Hi there. So I can eat these with no issue and feel pretty confident with the ID but I know there is a rare mushroom, the Lepiota brunneoincarnata, or deadly dapperling which looks similar. Am I correct in thinking that the Lepiota brunneoincarnata does NOT have a skirt and that is a good way to differentiate it from the shaggy and large parasol??
    Many thanks for info

    1. Eric Biggane says:

      Hi Elliot, it does have a skirt, like the Shaggy Parasol. The Lepiota has brilliant white gills and it’s flesh does not bruise orange/pink unlike the off white gills and staining of the Shaggy Parasol.

  10. Edward F Wicke says:

    I picked a lot these in mid-Hampshire and loved the taste. I found them to taste similar to the parasol mushrooms, but meatier. In good years we froze batches of these; they could be cooked from frozen and were then a little soggy but still good!

  11. Chris Yeamans says:

    Hi there, just picked one of these in our nearby wood today. i was wondering why it’s listed as inedible, but then later on you say it is edible (with obvious provisos)
    great website and videos by the way

  12. Nicky Williamson says:

    Hi, did your course with Fabrio last week, which was fantastic. I found a group of mushrooms at the bottom of my garden in an old compost type area. It looks like a shaggy parasol, but does not turn orange when bruised or cut, but has a smooth white stem, not a snake skin stem. Cap size is about 12 cm. Is there anything else it could be?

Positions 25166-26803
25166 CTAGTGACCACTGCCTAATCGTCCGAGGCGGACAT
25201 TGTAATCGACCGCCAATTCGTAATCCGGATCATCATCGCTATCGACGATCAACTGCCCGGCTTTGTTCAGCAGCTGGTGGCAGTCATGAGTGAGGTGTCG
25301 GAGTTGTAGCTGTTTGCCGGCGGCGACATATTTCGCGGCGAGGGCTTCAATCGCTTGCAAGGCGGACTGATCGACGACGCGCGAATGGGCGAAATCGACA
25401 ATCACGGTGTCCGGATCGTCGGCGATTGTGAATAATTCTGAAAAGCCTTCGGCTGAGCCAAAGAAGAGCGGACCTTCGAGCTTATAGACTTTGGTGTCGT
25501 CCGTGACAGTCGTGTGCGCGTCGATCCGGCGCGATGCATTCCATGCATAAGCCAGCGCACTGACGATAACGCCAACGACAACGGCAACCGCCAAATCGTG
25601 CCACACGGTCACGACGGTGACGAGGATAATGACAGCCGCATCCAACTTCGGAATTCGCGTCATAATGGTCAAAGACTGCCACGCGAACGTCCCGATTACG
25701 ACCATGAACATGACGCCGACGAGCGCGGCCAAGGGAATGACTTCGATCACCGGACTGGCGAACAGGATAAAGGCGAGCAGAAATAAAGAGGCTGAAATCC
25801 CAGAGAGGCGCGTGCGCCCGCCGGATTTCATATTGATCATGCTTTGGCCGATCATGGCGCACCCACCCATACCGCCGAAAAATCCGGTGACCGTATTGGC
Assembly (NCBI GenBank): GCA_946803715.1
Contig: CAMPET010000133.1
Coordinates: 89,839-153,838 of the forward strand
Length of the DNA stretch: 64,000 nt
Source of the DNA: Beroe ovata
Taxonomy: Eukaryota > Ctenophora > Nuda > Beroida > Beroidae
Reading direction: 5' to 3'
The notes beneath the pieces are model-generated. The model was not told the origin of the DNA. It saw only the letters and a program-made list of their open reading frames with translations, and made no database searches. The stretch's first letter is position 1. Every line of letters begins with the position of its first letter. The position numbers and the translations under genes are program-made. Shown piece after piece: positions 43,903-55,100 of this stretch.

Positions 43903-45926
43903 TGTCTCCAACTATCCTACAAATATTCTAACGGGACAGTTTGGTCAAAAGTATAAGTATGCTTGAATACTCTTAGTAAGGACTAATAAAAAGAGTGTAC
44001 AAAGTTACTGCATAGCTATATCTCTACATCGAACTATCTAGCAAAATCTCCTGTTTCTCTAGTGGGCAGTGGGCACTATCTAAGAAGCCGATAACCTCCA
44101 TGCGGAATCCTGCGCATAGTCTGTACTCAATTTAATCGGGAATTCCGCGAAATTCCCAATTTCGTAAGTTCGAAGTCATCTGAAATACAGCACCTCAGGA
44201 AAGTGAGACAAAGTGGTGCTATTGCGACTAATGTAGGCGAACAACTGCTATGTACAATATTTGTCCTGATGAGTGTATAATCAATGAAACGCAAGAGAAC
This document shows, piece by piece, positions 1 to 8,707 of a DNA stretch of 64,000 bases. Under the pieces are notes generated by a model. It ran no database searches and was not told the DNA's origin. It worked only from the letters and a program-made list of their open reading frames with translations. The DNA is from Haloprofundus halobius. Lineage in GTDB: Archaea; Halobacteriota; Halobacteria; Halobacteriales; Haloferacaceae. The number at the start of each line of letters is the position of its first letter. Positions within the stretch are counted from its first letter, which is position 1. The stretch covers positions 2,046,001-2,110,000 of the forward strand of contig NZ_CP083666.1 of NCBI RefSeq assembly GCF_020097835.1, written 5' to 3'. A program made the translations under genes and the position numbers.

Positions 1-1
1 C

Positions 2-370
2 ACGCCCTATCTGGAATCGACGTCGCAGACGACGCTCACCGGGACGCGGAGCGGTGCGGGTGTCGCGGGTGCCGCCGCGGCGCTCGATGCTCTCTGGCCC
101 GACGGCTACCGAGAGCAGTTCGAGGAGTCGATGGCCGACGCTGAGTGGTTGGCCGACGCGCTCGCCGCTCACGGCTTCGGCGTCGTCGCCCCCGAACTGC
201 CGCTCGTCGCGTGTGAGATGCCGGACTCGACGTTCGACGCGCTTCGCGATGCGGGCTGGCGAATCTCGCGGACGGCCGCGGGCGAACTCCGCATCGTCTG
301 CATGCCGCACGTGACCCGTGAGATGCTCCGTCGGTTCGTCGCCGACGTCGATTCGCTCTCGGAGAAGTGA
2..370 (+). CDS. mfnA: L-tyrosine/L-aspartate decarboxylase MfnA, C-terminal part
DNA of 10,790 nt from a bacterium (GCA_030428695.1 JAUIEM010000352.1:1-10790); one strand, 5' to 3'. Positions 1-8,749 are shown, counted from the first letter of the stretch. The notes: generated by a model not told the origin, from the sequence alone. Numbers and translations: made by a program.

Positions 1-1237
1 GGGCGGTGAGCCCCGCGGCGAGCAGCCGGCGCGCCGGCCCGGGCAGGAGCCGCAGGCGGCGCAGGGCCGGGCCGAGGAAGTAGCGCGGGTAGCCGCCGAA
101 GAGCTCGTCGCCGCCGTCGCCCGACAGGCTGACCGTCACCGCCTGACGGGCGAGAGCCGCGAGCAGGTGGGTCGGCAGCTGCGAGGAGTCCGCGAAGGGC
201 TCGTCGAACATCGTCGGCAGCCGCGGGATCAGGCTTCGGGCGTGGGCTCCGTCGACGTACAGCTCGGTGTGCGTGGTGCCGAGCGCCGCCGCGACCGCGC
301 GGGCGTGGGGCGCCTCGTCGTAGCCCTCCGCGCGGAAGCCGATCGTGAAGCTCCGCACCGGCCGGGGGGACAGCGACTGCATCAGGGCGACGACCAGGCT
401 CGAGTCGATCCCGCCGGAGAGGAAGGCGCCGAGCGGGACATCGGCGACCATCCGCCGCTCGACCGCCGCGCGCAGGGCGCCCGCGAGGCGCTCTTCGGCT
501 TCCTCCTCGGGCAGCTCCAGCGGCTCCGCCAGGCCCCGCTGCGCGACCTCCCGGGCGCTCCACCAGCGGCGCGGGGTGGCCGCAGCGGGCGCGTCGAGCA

1. Eric Biggane says:

      Hi Nicky, if you have any photos of the stem, gills and cap I’ll try to ID them for you, I really can’t from just a description.

  13. Dave Oshana says:

    Has anyone been advised to “pre-boil before cooking”? One Finnish mushroom book recommends boiling *before* cooking “Akansieni”, which it classifies as Chlorophyllum Olivieri, whilst a second book classifies as Chlorophyllum Rhacodes. In contrast, English websites and videos advise simply chopping the raw mushroom before frying it. One website even advises against using excessive water when cleaning the Shaggy Parasol, in case the meaty taste is washed away.

    1. Eric Biggane says:

      Shaggy Parasols need to be cooked well to be edible so a long fry is necessary and although I have heard about boiling them first, I think it would spoil the texture and taste a bit. Even boiled and cooked well, this mushroom can cause gastric upsets in some people.

  14. Chris Machin says:

    I have found a parasol that meets all the criteria of a shaggy variety but it has a 21cm diameter cap, i’m either lucky to have found a large specimen or perhaps it’s another variety? Any thoughts or other peoples experiences with a larger find would be appreciated, cheers!

  15. Robert Malcolm Kay says:

    tasty, nice breakfast mushroom: if not ‘buggy’.